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Symantec's Jim Russell: Get ready for tougher FISMA

Symantec's Jim Russell: Get ready for tougher FISMA - top government contractors - best government contracting event
Symantec's Jim Russell
Symantec's Jim Russell

Through the years, Symantec's Jim Russell has offered this blunt assessment of FISMA: It lacks “teeth.“ The current law's inability to hold agencies accountable for data breaches, plus staff and budgetary issues, have driven inaction by many smaller agencies. Forty-two percent of them don't even have dedicated IT staff. But the tide is turning. More frequent cybersecurity breaches, as well as the Obama administration's reliance on a more open “Blackberry PDA-device world,“ are contributing to increased IT budgets and staff. A stronger version of FISMA is likely to follow. “FISMA will get more teeth and will be enforced much more stringently,“ predicts Russell, vice president of public sector at Symantec. In advance of that day, Russell recently offered ExecutiveBiz his take on how you can help smaller agencies develop a stronger cybersecurity posture “” sooner rather than later.

1.) Identify each endpoint in the agency environment.
Just a few years ago, an endpoint was a PC or laptop. No longer. These days, endpoints include devices such as Blackberries and cell phones. That's why it's so crucial to ask, “What's the environment we're trying to protect?'“ “Understanding what's out there as far as hardware as well as software is a challenge,“ says Russell. “What we've found with some of the smaller agencies “” and the actual work with contractors “” is that although a comprehensive security strategy may be in place, points of vulnerability will always exist “¦ which means protecting information is just as important as protecting endpoints.“ In Symantec's case, its acquisition of Vontu a few years ago now affords the company the ability to lock down personally identifiable information and engage in data loss prevention. “That's what we want to see in a perfect cybersecurity world “” prevention,“ says Russell.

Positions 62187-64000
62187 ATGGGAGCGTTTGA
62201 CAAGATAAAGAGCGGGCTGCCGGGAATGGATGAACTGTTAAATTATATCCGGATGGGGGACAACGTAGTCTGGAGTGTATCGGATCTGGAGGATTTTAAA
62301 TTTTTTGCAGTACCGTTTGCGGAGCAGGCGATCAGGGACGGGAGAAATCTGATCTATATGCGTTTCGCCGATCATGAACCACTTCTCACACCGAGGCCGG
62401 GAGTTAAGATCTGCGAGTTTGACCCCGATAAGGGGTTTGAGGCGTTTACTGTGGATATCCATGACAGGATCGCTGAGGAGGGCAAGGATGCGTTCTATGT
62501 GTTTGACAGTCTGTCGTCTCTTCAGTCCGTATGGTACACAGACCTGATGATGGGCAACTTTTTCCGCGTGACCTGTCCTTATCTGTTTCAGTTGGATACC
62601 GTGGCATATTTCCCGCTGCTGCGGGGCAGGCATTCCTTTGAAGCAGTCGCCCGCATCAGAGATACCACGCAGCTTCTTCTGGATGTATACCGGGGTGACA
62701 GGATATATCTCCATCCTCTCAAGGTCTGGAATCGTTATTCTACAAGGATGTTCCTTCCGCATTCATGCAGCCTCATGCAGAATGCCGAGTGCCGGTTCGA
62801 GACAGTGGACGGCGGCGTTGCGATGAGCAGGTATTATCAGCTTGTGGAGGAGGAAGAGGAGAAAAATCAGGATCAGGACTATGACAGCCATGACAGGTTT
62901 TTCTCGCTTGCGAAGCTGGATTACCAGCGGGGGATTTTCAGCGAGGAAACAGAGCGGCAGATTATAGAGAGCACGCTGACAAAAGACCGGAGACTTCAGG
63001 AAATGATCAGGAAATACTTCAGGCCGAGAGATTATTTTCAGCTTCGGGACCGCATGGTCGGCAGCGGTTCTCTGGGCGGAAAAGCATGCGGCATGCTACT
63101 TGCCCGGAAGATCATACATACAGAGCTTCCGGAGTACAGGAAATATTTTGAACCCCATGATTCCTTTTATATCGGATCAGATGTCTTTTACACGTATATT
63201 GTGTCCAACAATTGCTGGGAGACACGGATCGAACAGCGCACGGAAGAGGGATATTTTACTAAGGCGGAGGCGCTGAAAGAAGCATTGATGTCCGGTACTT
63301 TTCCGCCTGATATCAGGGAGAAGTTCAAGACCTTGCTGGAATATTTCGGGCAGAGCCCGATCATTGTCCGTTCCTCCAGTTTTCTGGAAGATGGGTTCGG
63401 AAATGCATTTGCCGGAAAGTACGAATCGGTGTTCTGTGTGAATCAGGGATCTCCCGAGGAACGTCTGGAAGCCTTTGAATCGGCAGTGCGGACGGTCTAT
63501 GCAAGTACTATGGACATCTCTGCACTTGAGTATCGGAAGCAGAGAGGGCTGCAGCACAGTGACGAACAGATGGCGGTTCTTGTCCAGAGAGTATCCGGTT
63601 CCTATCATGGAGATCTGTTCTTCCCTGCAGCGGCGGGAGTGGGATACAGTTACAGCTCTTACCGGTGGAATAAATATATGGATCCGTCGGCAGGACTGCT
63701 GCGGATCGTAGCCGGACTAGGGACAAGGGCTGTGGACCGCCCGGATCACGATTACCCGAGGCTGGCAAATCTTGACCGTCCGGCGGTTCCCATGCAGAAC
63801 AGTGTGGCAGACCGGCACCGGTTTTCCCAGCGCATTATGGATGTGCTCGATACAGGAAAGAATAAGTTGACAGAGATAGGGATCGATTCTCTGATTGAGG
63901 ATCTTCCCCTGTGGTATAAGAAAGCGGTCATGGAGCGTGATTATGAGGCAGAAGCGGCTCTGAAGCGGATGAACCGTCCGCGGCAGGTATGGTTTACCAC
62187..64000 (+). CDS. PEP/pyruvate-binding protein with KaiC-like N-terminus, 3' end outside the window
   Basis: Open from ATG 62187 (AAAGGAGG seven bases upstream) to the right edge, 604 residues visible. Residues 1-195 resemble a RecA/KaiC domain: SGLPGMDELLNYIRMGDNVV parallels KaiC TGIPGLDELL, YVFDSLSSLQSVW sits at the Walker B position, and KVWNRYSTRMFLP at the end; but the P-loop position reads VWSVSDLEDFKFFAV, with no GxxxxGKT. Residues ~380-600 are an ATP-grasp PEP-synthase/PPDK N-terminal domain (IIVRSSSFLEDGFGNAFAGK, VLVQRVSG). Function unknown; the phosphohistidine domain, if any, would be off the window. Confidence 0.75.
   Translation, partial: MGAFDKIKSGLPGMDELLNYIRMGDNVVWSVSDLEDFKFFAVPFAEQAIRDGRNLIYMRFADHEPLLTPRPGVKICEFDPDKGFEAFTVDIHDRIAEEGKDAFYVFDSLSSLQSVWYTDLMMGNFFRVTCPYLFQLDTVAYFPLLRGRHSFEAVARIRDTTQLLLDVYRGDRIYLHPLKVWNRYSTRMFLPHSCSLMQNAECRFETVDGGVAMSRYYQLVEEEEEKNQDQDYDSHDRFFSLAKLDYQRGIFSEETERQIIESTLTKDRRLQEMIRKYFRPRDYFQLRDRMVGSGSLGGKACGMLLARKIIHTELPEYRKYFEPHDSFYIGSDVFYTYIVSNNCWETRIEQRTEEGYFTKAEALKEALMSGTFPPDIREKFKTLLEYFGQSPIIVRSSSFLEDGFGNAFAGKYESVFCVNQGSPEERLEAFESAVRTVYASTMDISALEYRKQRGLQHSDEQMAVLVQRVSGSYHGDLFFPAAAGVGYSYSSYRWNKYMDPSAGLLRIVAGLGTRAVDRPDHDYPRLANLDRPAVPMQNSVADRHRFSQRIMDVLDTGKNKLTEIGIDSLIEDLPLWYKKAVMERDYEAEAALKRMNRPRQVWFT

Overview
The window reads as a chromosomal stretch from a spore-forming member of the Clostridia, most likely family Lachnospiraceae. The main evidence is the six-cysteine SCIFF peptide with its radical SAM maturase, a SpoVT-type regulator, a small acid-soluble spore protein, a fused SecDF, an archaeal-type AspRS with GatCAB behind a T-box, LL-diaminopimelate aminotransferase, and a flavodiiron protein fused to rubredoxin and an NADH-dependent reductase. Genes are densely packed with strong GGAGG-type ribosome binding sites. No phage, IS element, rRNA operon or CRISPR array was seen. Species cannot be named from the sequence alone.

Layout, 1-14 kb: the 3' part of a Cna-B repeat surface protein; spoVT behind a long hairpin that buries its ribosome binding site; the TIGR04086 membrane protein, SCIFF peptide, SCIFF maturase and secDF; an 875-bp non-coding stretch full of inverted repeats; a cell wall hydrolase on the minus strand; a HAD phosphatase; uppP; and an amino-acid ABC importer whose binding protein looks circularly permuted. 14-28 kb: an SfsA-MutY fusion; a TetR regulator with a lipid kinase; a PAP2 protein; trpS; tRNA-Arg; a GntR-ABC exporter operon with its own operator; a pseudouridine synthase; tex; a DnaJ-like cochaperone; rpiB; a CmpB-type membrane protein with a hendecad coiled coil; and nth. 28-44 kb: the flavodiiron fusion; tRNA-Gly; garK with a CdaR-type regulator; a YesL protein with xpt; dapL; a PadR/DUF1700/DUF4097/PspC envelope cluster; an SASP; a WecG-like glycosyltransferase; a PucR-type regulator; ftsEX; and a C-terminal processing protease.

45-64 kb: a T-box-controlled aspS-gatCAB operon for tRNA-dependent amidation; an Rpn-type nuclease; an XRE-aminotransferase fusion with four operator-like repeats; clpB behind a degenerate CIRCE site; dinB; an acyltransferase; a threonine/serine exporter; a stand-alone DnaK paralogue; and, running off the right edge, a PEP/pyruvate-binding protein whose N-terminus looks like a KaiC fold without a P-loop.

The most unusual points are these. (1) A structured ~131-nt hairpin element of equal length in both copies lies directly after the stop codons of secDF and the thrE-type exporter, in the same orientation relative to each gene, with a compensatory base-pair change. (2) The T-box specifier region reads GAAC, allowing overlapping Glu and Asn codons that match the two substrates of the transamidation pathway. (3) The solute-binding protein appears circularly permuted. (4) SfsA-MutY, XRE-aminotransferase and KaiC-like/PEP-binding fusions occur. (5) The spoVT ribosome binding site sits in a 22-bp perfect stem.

2.) Stay informed of the security landscape. “Staying informed is actually pretty easy as long as you have time to read reports on a regular basis,“ says Russell. Along with Symantec's Internet Security Threat Report, a number of companies routinely put out reports that offer different ways of monitoring the threats: everything from internet traffic to what goes through military and unclassified networks. Also, the Department of Homeland Security's US-CERT website provides links to various online services and reports.

3.) Use layered security. “Employ defense in-depth strategies including the deployment of antivirus software, firewalls, and security patch updates,“ says Russell. “Attackers today are increasingly sophisticated and organized,“ he adds, “smaller agencies need to augment these traditional antivirus solutions today with easy-to-use, all-in-one suites that protect critical business assets.“

4.) Back-up data. “No matter how much you buy or implement, you're not going to have a completely 100 percent “˜safe security' solution,“ says Russell. “That's why you need to back-up your data “¦ [for example] say that someone is able to penetrate or compromise it, you must have a way to retrieve your data or, if need be, to close down things so that you can address the needs and get a separate copy of your data.“

How are you helping smaller agencies strengthen cybersecurity? Share your comments here.

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